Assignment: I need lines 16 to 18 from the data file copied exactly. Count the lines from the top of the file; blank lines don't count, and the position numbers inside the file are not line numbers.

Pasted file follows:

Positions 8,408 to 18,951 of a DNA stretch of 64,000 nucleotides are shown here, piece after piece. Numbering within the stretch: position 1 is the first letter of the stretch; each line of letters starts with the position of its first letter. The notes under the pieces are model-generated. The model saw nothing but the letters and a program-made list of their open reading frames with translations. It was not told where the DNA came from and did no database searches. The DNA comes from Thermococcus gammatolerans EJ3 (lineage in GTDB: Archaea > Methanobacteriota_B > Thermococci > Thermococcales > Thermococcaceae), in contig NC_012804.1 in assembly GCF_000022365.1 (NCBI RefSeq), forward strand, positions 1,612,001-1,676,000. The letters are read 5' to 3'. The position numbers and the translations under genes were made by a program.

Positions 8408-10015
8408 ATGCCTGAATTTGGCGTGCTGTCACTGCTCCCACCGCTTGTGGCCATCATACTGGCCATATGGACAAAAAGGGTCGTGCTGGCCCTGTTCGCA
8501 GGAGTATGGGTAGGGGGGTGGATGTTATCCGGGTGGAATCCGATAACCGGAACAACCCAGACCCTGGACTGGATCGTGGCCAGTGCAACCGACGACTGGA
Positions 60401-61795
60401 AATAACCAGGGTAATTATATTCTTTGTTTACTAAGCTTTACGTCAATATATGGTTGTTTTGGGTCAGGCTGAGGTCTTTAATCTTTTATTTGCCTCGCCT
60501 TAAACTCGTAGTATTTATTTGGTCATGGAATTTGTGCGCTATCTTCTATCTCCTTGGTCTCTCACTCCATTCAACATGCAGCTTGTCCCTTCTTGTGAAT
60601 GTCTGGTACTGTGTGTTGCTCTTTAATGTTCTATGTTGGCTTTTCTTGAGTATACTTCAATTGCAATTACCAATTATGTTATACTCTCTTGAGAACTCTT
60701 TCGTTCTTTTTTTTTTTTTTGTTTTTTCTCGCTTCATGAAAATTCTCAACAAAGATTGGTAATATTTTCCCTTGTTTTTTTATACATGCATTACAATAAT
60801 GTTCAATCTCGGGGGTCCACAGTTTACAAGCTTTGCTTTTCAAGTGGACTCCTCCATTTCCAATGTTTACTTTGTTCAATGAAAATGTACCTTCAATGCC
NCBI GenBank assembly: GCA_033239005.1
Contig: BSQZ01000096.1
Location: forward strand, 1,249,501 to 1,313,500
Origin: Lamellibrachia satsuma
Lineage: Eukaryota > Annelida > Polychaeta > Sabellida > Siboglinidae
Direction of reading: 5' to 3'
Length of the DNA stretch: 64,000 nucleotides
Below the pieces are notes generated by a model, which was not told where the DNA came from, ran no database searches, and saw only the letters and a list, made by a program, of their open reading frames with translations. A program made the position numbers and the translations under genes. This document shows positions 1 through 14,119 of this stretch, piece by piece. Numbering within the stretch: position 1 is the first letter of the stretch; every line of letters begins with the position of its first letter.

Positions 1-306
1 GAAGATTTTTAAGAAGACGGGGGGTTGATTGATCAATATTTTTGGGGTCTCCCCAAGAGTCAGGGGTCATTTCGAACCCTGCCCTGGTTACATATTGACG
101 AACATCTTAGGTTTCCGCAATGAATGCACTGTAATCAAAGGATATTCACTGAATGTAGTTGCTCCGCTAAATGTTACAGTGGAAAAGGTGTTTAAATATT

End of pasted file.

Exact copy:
Direction of reading: 5' to 3'
Length of the DNA stretch: 64,000 nucleotides
Below the pieces are notes generated by a model, which was not told where the DNA came from, ran no database searches, and saw only the letters and a list, made by a program, of their open reading frames with translations. A program made the position numbers and the translations under genes. This document shows positions 1 through 14,119 of this stretch, piece by piece. Numbering within the stretch: position 1 is the first letter of the stretch; every line of letters begins with the position of its first letter.